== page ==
Sunday's Golden Hour

"The murmurs and buzz in the stadium carried me. I can’t even describe it. But when I crossed the finish line, that was just absolutely amazing.” The crowd in the stadium had other successes to celebrate in the very same hour. 5 - 6 p.m. on 3 September became known as the sporting Golden Hour for the Federal Republic of Germany. In addition to Falck-Kimmich, Bernd Kannenberg also secured gold in the 50km race walk and Klaus Wolfermann in the javelin throw. In addition, Heide Rosendahl, the German face of the games at the time, won silver in the pentathlon.

"Of course, we congratulated and hugged each other and were happy together," remembers Falck-Kimmich. Her masseur had chilled a bottle of sparkling wine, but there was no time to celebrate with the other gold medallists. A few days later she would take bronze with the West German team in the 4x400m relay. Since then, the stars of the Golden Hour have met regularly in private, and at galas and the like. However, the topic of conversations is not always exclusively sport.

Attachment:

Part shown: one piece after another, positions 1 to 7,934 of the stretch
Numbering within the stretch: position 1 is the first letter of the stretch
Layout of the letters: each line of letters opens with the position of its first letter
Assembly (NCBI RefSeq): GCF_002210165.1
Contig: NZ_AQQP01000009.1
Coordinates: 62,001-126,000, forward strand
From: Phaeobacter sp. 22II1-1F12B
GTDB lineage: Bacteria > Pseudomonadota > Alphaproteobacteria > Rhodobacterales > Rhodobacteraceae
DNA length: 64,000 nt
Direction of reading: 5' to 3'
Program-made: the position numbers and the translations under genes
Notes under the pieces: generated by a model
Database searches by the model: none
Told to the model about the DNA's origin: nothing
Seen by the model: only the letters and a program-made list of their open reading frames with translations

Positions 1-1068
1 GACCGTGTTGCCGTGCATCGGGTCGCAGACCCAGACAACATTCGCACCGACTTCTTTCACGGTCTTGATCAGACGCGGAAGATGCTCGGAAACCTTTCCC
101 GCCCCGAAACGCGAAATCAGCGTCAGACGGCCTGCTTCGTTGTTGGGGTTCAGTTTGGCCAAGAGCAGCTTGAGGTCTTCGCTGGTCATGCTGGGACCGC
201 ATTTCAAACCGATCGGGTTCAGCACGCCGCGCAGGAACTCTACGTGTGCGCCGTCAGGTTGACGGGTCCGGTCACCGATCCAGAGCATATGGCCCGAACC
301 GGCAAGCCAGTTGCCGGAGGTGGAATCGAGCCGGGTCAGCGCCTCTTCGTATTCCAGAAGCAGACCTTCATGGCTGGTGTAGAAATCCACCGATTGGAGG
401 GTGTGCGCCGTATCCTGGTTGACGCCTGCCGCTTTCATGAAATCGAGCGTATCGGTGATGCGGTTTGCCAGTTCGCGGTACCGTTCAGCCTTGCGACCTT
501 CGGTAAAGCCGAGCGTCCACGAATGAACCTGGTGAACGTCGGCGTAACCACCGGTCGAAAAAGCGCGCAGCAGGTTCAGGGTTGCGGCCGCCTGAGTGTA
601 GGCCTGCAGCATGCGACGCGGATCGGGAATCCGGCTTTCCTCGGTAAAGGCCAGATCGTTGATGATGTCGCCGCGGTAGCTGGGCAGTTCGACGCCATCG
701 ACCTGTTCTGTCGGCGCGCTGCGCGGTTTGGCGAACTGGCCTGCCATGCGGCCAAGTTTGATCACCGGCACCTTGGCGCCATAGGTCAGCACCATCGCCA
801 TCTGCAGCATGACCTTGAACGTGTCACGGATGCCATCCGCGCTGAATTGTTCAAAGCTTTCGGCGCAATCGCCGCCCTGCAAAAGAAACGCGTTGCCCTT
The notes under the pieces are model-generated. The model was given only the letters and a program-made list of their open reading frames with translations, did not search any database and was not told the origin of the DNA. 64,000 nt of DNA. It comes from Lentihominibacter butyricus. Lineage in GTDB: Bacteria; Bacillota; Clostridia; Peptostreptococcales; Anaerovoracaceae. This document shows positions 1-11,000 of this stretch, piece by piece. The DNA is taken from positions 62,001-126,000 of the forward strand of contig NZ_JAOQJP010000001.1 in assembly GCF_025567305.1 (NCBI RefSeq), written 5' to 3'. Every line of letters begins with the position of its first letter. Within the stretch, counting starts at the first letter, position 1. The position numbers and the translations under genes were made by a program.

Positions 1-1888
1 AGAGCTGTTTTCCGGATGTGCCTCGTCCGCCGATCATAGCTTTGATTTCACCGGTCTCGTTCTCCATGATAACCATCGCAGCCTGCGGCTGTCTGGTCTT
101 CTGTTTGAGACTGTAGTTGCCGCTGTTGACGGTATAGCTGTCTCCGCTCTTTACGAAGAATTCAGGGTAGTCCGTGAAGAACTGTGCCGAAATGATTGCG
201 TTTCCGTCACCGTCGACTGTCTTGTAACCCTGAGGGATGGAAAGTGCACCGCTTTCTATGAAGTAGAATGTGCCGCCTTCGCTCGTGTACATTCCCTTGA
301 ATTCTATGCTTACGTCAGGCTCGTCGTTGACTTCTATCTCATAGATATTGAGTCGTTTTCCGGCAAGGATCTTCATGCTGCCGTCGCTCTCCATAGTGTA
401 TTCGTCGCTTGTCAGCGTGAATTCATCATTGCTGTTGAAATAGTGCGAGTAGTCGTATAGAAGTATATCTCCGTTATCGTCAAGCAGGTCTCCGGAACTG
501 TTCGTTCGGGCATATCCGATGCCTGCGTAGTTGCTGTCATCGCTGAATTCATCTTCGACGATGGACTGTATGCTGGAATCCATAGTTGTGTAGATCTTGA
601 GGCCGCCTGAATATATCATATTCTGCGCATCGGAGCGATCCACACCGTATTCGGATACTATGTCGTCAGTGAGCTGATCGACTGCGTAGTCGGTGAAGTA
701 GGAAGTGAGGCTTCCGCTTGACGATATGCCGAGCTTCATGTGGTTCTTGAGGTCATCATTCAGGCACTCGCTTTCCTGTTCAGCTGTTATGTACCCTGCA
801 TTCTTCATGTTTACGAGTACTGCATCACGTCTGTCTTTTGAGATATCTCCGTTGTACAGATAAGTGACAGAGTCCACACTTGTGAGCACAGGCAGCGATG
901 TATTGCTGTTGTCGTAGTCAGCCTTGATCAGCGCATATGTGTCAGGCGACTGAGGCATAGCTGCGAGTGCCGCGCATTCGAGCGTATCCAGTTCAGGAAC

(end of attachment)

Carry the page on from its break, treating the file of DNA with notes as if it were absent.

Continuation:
Tragedy strikes

The cheerful 1972 Olympic Games had a tragic dark side. After her Olympic victory, Falck-Kimmich was taking a short break and preparing for the 4x400m relay in Gmund in a hotel on Tegernsee when she found out about the terrorist attack and kidnappings. “Of course, I myself have wonderful memories of Munich. What I only noticed from a distance, but what saddened me despite everything, is how political things […] made it possible for something like this to happen, that was so horrible.”

The games were paused and, after much deliberation, resumed with a one-day postponement. To this day, the memories of it have not faded. "It saddened me very, very much, also how it ended on the airfield." As an inseparable part of the history of 1972, commemoration of the victims of the terrorist attack also finds its place in this anniversary year.

Sustainability: use of Olympiapark

Today the Olympiapark also functions as the memorial for the twelve victims, while the 85 hectares in the middle of the German metropolis continues to be the home of sport. "I think that Munich '72 benefited a lot from the Olympic Games."